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How to use DirectQuery to run queries in SSAS Tabular against SQL Server tables
Part one of a three-part series of blogs
DirectQuery mode allows you to run queries in Analysis Services (Tabular) directly against the underlying SQL Server tables imported into the model. This blog explains what DirectQuery is, shows how to enable it and gives an idea of its pros and cons.
This blog explains what DirectQuery is, and why and how you might want to use it within Analysis Services.
Disclaimer: although I understand what DirectQuery is and does, I can't see the point of it. You should bear this in mind while you read this blog!
Let's begin with how any normal query runs in Analysis Services:
It's a simplification, but this diagram shows that DAX queries don't run against the underlying SQL Server database tables (indeed, that's kind of the point of Analysis Services).
This approach has two possible limitations:
|No real-time reporting||When data in the underlying SQL Server tables changes, these tables must be reprocessed before DAX can query them from the SSAS database. It's thus impossible to get real-time data using DAX for normal tabular models.|
|Possible memory limitations||Because xVelocity relies on storing all data in-memory, if your computer is short of memory you may run into paging issues and queries may start running slowly.|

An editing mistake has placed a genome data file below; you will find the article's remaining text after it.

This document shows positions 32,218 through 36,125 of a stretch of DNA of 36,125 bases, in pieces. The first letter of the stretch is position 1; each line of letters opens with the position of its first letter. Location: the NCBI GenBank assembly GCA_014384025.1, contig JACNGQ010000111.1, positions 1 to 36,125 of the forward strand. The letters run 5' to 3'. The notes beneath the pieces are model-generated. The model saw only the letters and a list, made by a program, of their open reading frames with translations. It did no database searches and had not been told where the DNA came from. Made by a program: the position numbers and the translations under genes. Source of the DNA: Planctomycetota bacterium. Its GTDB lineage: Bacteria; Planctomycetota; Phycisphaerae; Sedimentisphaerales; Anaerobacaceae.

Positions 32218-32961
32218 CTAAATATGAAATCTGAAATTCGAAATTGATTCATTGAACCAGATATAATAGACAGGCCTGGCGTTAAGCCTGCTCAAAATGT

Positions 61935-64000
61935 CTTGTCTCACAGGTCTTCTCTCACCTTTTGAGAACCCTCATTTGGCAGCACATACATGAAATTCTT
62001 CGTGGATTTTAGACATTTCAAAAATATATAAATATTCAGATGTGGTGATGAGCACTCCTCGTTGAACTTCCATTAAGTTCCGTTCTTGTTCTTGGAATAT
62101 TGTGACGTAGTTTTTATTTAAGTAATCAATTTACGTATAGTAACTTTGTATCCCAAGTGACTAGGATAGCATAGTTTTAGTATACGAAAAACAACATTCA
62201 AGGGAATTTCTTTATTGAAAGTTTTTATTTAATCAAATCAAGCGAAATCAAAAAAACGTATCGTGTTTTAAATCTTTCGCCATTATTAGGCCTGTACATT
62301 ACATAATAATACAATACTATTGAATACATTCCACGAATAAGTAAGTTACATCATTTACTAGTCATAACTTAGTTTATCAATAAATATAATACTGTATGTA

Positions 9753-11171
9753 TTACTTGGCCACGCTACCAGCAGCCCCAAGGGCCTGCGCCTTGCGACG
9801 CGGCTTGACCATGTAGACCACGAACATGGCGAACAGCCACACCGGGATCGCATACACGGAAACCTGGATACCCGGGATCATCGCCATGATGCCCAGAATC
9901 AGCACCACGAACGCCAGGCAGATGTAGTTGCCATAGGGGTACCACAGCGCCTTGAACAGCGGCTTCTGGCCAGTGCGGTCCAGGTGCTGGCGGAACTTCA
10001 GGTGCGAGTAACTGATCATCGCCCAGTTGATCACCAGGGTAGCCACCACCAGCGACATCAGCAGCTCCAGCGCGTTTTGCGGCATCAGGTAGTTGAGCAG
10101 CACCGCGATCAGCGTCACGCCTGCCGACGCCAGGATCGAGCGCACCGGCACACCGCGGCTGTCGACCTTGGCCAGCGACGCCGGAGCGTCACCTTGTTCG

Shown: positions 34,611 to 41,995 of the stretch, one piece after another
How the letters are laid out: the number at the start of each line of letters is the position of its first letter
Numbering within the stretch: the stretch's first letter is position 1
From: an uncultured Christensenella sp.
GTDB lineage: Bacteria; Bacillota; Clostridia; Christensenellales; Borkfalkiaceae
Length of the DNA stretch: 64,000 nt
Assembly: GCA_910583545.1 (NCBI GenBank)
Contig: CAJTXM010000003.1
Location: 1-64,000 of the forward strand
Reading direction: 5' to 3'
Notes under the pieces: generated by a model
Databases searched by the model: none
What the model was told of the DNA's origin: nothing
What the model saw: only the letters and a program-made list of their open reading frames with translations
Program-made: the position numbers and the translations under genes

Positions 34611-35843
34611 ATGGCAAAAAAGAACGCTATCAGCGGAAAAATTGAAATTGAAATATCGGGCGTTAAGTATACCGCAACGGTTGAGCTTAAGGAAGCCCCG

Using DirectQuery you still have an intermediate model, but DAX queries that you write are translated into SQL and run directly against the underlying SQL Server tables:
Thus any DAX query uses the tabular model for its logic, but always goes back to the original data source for its data.
You may now be thinking, "What's the point of having the intermediate model? Why not run SQL directly against the underlying tables?". Unless you want to have a business intelligence semantic model (BISM) sitting between you and your database, the probable answers are "Not much" and "Indeed".
If you plan to use DirectQuery mode, you should be aware of its limitations:
|No MDX||You can only use DirectQuery mode with DAX (MDX isn't supported).|
|Missing DAX functions||You can see a list of the DAX functions which work differently (or not at all) for DirectQuery here (they're mostly date functions).|
|No calculated columns||You can't include calculated columns in a model if you're using DirectQuery (Analysis Services will stop you enabling DirectQuery mode if you have included calculated columns in your model).|
|SQL Server only||Because DirectQuery must compose SQL queries against the underlying data tables, your model must be based solely on SQL Server database tables.|
OK, now that I've explained what DirectQuery is (and the pros and cons of using it), it's time to see how to enable DirectQuery mode.
|Parts of this blog|
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